By Suzanne McGee and Lewis Krauskopf
NEW YORK (Reuters) – Newly publicly traded company Arm Holdings is poised to be added to popular indexes such as the tech-heavy Nasdaq 100, although inclusion in the S&P 500 is unlikely, analysts said.
Shares of the British chip designer closed up 24.7% in their Nasdaq debut on Thursday, giving it a market value of $65 billion. The shares edged down 0.7% in Friday morning trade.
Inclusion in widely-followed indexes and ETFs often gives a fresh boost to stocks. Fund managers and investors who benchmark to indexes are also encouraged to hold the shares if they are included in widely-used gauges.
Analysts said on Thursday that Arm was a likely candidate to be added to the Nasdaq 100 index, which measures the performance of 100 of the largest Nasdaq-listed non-financial companies and is a key barometer of big growth stocks.
The index is up about 40% this year, largely due to the performance of a handful of megacap stocks including chip-maker Nvidia, whose shares have tripled this year thanks in-part to excitement over advances in artificial intelligence.
“The Nasdaq 100 is the most likely widely followed index for the company to get added into,” said Todd Rosenbluth, Head of Research at VettaFi. “They can be faster to add megacap growth companies into the index than the S&P 500 or the Russell 1000.”
The smallest company in the Nasdaq 100 is Lucid Group, which has a market capitalization of about $13 billion, so ARM should qualify for inclusion based on its market cap, according to Todd Sohn, technical strategist at Strategas.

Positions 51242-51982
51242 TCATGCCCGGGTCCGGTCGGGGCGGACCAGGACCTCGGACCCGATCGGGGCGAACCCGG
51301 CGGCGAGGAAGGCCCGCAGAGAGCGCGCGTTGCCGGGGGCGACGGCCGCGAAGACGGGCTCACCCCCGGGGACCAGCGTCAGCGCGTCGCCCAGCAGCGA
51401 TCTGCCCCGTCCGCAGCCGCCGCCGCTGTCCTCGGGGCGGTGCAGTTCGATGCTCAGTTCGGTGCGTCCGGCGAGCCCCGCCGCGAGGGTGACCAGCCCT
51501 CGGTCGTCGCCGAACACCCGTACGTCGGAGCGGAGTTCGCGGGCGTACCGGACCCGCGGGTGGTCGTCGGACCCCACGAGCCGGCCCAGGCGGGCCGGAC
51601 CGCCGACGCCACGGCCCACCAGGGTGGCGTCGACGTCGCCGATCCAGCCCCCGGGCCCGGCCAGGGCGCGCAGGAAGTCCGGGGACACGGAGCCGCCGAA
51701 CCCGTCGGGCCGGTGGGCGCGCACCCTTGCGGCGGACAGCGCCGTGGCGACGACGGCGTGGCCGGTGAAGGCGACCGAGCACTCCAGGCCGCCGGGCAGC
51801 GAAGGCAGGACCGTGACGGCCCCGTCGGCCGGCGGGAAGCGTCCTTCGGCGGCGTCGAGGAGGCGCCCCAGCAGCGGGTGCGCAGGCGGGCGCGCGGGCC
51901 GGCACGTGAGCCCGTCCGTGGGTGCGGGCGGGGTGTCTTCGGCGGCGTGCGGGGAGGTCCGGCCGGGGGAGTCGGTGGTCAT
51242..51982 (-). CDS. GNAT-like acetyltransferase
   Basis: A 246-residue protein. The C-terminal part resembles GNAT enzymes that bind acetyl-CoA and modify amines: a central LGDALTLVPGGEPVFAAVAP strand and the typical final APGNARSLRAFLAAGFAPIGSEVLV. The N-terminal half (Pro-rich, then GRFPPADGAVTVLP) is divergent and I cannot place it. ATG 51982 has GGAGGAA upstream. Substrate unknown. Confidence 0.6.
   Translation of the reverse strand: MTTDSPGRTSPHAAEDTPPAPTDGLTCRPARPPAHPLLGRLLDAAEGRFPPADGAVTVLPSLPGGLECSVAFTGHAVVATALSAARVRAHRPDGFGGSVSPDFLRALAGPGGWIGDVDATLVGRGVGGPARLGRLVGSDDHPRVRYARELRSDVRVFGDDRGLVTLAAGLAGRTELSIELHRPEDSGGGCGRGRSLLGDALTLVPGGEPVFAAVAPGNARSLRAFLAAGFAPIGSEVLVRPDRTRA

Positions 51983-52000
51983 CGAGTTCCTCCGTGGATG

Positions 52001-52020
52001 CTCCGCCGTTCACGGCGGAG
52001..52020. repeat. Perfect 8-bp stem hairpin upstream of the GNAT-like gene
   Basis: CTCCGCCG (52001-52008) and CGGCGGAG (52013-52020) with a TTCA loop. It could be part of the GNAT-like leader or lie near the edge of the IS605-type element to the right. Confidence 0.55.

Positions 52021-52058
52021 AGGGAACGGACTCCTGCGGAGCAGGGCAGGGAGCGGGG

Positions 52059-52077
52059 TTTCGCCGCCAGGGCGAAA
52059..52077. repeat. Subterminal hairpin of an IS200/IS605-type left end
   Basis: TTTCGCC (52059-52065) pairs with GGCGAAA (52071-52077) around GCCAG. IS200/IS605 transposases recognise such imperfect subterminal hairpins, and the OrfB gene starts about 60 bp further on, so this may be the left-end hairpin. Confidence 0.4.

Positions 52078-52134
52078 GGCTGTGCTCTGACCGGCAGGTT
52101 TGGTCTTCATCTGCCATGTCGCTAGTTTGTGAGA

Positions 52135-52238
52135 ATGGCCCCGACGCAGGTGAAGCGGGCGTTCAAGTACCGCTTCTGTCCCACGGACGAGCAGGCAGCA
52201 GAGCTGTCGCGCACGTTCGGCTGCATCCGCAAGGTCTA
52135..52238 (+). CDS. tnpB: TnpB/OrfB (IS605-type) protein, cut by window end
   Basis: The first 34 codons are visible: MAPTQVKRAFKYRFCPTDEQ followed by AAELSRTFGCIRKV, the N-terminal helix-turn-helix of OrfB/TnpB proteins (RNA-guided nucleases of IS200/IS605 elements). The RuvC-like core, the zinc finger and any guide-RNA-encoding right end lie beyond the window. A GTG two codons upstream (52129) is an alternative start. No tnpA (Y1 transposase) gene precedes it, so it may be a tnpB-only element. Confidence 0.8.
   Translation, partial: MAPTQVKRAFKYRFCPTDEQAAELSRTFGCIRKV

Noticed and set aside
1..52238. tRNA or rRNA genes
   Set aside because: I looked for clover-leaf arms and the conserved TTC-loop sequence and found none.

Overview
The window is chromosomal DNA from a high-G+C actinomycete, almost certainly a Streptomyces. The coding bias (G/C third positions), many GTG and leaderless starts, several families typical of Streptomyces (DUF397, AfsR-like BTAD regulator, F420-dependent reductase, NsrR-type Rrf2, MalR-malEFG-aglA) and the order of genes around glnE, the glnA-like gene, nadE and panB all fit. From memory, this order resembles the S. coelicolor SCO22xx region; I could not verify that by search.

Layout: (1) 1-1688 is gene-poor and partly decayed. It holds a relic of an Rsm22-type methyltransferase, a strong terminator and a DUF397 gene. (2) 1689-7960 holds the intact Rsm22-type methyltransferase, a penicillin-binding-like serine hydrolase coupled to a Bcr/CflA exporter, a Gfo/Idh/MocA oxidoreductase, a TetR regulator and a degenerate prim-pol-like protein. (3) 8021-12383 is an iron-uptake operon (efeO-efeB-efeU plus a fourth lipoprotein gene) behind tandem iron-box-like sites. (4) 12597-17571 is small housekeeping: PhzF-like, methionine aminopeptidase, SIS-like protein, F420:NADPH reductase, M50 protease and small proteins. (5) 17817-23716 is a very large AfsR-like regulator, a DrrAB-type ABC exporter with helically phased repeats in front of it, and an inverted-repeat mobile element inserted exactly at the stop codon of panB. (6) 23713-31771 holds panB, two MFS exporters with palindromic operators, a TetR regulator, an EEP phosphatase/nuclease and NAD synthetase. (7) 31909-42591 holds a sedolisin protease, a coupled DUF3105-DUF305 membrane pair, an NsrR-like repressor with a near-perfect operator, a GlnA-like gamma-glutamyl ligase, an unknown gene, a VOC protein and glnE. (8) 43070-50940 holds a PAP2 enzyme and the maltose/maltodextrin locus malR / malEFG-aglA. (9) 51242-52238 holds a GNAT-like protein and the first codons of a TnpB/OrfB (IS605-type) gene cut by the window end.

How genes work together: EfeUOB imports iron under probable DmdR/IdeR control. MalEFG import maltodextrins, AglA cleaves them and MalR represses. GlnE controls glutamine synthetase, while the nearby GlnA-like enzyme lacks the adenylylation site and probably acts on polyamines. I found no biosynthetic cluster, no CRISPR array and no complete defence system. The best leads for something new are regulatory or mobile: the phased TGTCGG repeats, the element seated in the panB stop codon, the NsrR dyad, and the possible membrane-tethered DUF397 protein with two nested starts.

However, inclusion in the Nasdaq 100 may take time for Arm shares.
In response to a question about eligibility to the Nasdaq 100, a Nasdaq spokeswoman referred to a methodology document that says a security must have traded for at least three full calendar months, not including the month of initial listing, to be eligible for the index.
Moreover, Sohn said, Nasdaq won’t be rebalancing this index until December. Inclusion of Arm shares in the S&P 500, which is the standard benchmark for the U.S. stock market, is far less certain, analysts said.
Jeffrey DeMaso, editor at Vanguard Investment Adviser, said the committee that rules on including and removing companies in the S&P 500 and other products has some discretion. But he and other analysts doubted that an index designed to capture the U.S. economy would include a UK-based multinational like ARM.
The fact that the company is based in the UK “almost says ‘no’ right out of the blocks to the question of whether or not it’s included in any Standard & Poor’s index,” Sohn said. An S&P Dow Jones Indices spokeswoman referred to a methodology document, but said the company is unable to comment or speculate on index constituent changes. Another potential barrier to inclusion in indexes or ETFs is the amount of its shares available to the public. SoftBank still holds a 90.6% stake in Arm, meaning less than 10% are available to the public, and many ETFs have rules on minimum free float requirements that are above that threshold, analysts said. Still, beyond the major indexes, a handful of tech-focused ETFs – all of which hold Nvidia – were strong candidates to pick up shares of Arm, including the VanEck Semiconductor ETF, the iShares Exponential Technologies ETF and the Invesco AI and Next Gen Software ETF, said Lois Gregson, senior ETF analyst at FactSet.
(Reporting by Suzanne McGee and Lewis Krauskopf; Editing by Ira Iosebashvili and Nick Zieminski)